There is a Russian outfit called Group-IB. They released a report October 15th which goes into great detail on how Russian cybercrime makes its money. The picture is not pretty but very interesting.
Russian cybercrime raked in $2.5 billion between mid 2013 and mid 2014, and the biggest contributor to that revenue stream was the Target hack. Why? While financial fraud is still a big earner -- accounting for $426 million -- it's being surpassed by the simple buying and selling of credit card data. The carding business brought in a whopping $680 million. Here is a backgrounder on why all this Russian cybercrime.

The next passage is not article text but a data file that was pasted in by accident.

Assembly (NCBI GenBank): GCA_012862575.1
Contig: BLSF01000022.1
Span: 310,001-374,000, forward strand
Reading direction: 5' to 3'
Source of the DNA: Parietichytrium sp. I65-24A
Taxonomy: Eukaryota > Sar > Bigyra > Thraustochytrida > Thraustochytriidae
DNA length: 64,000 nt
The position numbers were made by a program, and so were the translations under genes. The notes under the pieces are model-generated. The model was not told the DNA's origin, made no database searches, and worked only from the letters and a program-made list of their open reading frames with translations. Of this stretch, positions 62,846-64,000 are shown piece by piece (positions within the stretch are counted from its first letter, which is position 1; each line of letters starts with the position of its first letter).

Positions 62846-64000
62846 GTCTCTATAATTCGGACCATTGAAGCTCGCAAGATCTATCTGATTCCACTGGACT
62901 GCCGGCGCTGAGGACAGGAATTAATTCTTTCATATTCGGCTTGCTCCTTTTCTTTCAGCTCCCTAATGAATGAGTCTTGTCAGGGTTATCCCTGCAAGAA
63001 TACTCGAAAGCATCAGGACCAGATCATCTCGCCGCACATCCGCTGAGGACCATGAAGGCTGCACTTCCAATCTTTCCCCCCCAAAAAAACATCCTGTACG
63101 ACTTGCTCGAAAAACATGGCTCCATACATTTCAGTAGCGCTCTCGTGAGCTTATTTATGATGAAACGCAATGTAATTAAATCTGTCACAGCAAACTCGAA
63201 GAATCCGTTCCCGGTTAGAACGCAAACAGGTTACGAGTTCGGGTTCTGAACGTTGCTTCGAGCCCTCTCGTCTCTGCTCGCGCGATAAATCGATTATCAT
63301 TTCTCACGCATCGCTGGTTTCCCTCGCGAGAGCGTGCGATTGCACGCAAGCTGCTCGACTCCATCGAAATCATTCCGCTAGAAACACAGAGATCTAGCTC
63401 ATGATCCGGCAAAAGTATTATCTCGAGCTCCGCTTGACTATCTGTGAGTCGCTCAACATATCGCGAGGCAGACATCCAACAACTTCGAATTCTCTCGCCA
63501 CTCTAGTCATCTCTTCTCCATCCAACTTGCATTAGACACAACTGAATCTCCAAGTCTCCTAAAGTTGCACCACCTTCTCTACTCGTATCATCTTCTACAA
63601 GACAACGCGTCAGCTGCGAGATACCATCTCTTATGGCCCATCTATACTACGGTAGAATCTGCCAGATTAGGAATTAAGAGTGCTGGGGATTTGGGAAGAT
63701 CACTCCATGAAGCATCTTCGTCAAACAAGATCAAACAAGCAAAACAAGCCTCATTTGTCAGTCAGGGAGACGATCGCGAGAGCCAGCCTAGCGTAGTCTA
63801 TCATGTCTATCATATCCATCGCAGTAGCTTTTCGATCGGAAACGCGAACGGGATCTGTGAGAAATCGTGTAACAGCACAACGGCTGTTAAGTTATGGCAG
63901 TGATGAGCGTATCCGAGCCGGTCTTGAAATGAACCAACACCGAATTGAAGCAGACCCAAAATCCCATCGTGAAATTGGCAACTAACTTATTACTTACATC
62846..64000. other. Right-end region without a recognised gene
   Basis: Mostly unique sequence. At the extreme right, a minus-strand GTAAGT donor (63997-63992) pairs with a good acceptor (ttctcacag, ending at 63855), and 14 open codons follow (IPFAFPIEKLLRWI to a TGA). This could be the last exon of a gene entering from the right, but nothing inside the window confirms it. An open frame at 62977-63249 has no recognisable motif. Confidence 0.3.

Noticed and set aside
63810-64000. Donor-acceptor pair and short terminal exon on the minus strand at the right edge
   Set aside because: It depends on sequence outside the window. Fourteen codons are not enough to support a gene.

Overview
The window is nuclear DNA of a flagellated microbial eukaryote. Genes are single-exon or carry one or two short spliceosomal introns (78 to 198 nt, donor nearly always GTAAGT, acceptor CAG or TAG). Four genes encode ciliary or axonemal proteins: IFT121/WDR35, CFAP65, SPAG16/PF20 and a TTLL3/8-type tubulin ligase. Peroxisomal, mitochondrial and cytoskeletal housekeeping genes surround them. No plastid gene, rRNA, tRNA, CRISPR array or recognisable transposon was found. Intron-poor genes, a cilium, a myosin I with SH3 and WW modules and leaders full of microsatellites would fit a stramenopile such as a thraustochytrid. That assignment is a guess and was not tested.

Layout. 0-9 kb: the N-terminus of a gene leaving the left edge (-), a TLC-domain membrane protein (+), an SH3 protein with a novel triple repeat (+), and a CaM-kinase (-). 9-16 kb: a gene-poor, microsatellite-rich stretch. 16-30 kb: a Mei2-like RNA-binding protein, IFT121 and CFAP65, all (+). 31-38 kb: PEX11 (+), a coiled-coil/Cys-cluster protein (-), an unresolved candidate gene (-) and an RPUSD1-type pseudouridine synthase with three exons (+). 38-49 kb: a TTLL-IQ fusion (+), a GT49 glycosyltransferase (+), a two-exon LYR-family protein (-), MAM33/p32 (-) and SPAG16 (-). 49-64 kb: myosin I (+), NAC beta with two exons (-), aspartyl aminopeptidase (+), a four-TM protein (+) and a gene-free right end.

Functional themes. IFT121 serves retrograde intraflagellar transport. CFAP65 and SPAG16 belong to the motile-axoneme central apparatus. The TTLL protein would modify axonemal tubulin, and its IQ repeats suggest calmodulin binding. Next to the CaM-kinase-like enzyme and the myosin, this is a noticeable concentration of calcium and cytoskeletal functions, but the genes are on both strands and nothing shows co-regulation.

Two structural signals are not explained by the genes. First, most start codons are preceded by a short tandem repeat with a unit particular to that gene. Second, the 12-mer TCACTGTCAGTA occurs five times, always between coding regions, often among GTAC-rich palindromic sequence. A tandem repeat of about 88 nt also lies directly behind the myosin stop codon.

A short summary of other bad news: ATM hacks are on the rise. Spamming still pays well. New criminal groups are hitting the scene, specializing in mobile threats. And POS attacks will only get worse, because they can deliver data that's 10 times more profitable than your average plaintext credit card number.
Sara Peters, Senior Editor at Dark Reading, took apart the new IB-group report and has a good article about it: